On 27 June 1964, 52 students were arrested in a massive pre-dawn crackdown at Nanyang University,1 on grounds of their involvement in "communist subversive activities".2 It was the last of a series of anti-communist actions conducted by the Federal government in Kuala Lumpur.3 These actions included Operation Coldstore in February 1963 when a majority of the radical left was taken into preventive detention.4 The Nanyang University crackdown was seen as a mopping up operation.
The aftermath of the crackdown on the radical left in Nanyang University was the introduction of the controversial suitability certificate for all students of institutions of higher learning. The certificate was aimed at discouraging student activism and subversion.5
Until the crackdown, Nanyang University had been the setting for student agitation and resistance to a reorganisation of the university to raise its standards. Such a reorganisation was seen as an attack on Chinese education and used as a pretext for student agitation. The Federal government which had ordered the arrests saw Nanyang University as the last remaining bastion from where the communists in Malaysia had hoped to bring the Singapore and Federal governments down on issues involving Chinese education.6 The arrests were regarded as necessary to free the university of unhealthy political influence.
An operation involving over 1,000 officers
The operation to arrest the students commenced at 2:00 am on 27 June and involved more than 1,000 police officers from the Special Branch, Federal Reserve Unit, Criminal Investigation Department, Divisional Police, and the Mobile Traffic Police.7 The road to the Jurong campus of Nanyang University was kept clear of traffic by the traffic cops who escorted the 60 police vehicles and Black Maria vans. The half-mile-long (about 800 m) convoy took an hour to traverse the 10-mile (about 16 km) journey to Nanyang University.8
Upon reaching the campus at 3:00 am, a road block was set up at the Jurongpolice station which was located about three-quarters of a mile (about 1.2 km) from the university. The road block checked all vehicles and their passengers against a list of names and photographs of persons on the "wanted list". The police began making their way through the student hostels where 1,300 Nanyang students were housed.9
The officers arrested their first student at 5:15 am. By 7:00 am, small sections of the convoy loaded with student detainees began leaving the campus.10 The operation ended at 10:00 am with the arrest of 52 students, including at least four girls. More than half the detained students held positions in various university societies, and at least 10 were members of the Nanyang University Students' Union executive committee.11
Soon after the arrests, press conferences were held simultaneously in Kuala Lumpur by then Malaysian Minister for Home Affairs Ismail bin Abdul Rahman, and in Singapore by then Minister for Culture S. Rajaratnam. During the conferences, a government white paper titled Communism in the Nanyang University was distributed.12 Tracing the communist exploitation of Chinese education and culture back to 1949, the paper concluded that the pro-communist political agenda was rampant at Nanyang University. The student leaders in particular were opposed to the Malaysian government and had been active in recruiting cadres and disseminating pro-communist propaganda. They had established contact with international communist groups and took part in political activity on public issues that were anti-national and pro-communist in nature.13
The Singapore government expressed agreement with Kuala Lumpur’s security action as necessary in the public interest. It pointed out that Nanyang University had communist elements entrenched in the university council, administrative, hostel and canteen staff, as well as the student body. All were being exploited in the training of communist cadres.14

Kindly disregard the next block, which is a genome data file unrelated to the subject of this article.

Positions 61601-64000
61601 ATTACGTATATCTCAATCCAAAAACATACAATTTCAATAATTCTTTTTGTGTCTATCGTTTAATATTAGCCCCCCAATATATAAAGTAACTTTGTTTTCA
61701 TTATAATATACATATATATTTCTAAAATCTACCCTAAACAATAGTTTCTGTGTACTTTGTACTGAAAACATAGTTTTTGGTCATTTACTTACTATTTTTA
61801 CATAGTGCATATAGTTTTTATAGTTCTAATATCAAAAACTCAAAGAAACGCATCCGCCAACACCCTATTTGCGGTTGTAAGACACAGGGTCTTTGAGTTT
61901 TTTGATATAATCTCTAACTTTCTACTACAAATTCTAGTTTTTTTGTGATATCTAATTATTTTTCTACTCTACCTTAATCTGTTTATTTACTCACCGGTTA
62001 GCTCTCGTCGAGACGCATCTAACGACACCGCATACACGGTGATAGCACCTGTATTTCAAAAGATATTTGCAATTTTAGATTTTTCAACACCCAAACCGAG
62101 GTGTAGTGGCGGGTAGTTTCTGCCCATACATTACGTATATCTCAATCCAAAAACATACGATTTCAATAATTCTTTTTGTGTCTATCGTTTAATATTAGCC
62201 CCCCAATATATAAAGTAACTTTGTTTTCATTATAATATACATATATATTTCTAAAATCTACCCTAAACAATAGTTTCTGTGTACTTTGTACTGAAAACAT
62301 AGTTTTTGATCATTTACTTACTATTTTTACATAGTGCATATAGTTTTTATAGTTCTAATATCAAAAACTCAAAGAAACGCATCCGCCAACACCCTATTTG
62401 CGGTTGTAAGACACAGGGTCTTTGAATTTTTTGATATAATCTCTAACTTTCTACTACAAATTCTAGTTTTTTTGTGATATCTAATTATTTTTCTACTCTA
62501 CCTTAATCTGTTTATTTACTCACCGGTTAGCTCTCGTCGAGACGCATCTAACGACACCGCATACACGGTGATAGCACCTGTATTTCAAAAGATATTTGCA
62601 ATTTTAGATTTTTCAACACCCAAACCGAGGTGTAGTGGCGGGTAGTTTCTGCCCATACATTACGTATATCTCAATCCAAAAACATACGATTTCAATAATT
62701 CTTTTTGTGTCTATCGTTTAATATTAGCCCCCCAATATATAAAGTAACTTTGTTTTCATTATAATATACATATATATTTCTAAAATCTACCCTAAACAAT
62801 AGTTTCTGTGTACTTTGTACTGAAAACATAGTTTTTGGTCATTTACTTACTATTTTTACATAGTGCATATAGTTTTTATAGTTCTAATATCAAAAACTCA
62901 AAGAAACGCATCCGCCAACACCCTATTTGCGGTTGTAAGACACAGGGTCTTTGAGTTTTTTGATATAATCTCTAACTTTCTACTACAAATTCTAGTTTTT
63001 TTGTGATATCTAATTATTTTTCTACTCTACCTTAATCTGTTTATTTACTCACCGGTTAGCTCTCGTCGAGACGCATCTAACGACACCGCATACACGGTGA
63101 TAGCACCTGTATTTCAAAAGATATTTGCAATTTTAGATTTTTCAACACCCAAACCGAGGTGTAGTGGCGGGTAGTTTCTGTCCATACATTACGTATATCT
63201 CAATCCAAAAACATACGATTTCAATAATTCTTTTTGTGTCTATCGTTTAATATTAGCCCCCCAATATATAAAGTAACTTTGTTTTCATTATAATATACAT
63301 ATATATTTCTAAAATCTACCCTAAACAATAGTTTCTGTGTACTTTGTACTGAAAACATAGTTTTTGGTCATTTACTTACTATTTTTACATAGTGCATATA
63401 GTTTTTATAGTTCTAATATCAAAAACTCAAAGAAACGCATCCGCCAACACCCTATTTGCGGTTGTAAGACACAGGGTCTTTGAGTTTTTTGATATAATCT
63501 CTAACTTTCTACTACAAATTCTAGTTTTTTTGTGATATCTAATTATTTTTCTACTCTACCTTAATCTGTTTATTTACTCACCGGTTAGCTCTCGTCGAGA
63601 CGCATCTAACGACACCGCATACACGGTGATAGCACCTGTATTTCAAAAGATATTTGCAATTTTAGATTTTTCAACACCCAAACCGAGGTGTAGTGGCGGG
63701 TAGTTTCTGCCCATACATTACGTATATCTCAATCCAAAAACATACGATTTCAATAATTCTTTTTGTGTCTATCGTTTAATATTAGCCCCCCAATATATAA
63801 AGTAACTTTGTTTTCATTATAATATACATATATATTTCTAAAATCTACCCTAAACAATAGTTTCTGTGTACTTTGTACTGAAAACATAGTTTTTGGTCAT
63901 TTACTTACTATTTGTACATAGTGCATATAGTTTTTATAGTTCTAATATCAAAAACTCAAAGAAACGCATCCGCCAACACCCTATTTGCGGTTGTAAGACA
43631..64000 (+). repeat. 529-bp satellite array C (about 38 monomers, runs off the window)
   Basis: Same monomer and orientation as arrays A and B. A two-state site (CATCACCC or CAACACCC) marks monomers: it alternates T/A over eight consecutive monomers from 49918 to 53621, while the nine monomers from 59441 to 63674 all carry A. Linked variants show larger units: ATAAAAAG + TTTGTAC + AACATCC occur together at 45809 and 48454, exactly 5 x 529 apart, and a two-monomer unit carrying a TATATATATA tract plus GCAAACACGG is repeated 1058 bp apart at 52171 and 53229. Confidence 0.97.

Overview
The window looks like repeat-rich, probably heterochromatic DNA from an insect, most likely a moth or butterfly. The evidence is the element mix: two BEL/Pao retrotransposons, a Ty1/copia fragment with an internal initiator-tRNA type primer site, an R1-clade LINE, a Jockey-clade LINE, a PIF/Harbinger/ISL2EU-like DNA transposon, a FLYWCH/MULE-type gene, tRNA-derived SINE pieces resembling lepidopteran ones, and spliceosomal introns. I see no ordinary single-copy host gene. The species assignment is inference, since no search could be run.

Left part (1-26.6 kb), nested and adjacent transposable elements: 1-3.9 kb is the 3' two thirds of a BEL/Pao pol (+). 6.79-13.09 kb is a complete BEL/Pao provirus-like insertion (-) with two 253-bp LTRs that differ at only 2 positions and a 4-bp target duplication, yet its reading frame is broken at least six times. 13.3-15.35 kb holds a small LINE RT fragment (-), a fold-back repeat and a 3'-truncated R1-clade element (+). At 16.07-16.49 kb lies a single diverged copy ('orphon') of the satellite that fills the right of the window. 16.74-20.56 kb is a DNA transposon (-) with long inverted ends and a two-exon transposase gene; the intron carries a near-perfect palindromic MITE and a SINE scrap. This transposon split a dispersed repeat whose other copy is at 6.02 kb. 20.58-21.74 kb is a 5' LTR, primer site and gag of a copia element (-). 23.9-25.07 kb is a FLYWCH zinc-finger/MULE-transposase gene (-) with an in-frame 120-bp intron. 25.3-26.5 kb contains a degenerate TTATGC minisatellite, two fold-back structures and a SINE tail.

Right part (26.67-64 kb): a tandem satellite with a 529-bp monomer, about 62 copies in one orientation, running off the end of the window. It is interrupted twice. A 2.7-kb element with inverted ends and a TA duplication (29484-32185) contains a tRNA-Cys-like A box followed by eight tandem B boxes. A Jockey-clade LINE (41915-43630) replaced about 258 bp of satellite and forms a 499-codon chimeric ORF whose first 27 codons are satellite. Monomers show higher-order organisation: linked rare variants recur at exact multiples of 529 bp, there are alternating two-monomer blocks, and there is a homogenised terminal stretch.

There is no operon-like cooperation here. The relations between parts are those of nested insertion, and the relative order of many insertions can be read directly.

The Singapore government highlighted the fact that no attempt was being made to interfere with Chinese education at Nanyang University, that in fact the arrests would clear the way for Nanyang University to be developed into a noteworthy centre of learning.15
Reorganising the university
On 4 July 1964, a five-man delegation from the Nanyang University Council met three government representatives – Lu Yaw, then assistant director of Education, Lee Keng Tuan, then deputy secretary of the Treasury, and Suen Y-Chern, then vice-principal of the Teachers' Training College. The meeting was to discuss the report of the Nanyang University liaison committee on the reorganisation of the university along the lines of the Nanyang University Review Commission report.16
The meeting ended in a stalemate after extended debate and disagreement as to whether the meeting should be considered as the first of the new council in accordance with the agreement on the reorganisation of the university.17
By 6 July, the university's vice-chancellor Chuang Chu Lin had resigned from his position.18 Soon after, the acting chairman of the Nanyang University Council, Lau Geok Swee, announced that he, too, would soon resign from the council, citing his age as the reason for his resignation.19
A week after, on 17 July, the founder of Nanyang University and former chairman of the Nanyang University Council, Tan Lark Sye, had his citizenship revoked. Prior to the arrests in June, a three-man committee chaired by E.H. D'Netto had investigated Tan and established his complicity in the pro-communist activities in Nanyang University. The committee had recommended unanimously that Tan be deprived of his citizenship because his activities had been prejudicial to the security of Malaysia and to the maintenance of public order.20
On 11 July, a five-man pro-tem committee headed by Liu Kung-kwei took over the administration of Nanyang University from the outgoing vice-chancellor.21 It was the first step towards implementing an agreed reorganisation of the university. On 16 July, the pro-tem committee dismissed 20 non-academic staff and dissolved the canteen committee, which comprised 35 canteen workers.22
Ninety-eight students including the 52 arrested on 27 June were expelled.23 Of the 52 arrested, 33 had been released earlier by the Special Branch. The expelled students included 48 who had agitated on behalf of the 52 immediatelyafter their arrests.24 Two days later, the expelled students were barred from the university campus. On the same day, parents of about 150 undergraduates were warned about their children's involvement in "communist political subversive activities". In order for their children to recommence their studies after the university reopened, these parents were asked to sign a "good behaviour" bond for their children before the university reopened on 3 August 1964.25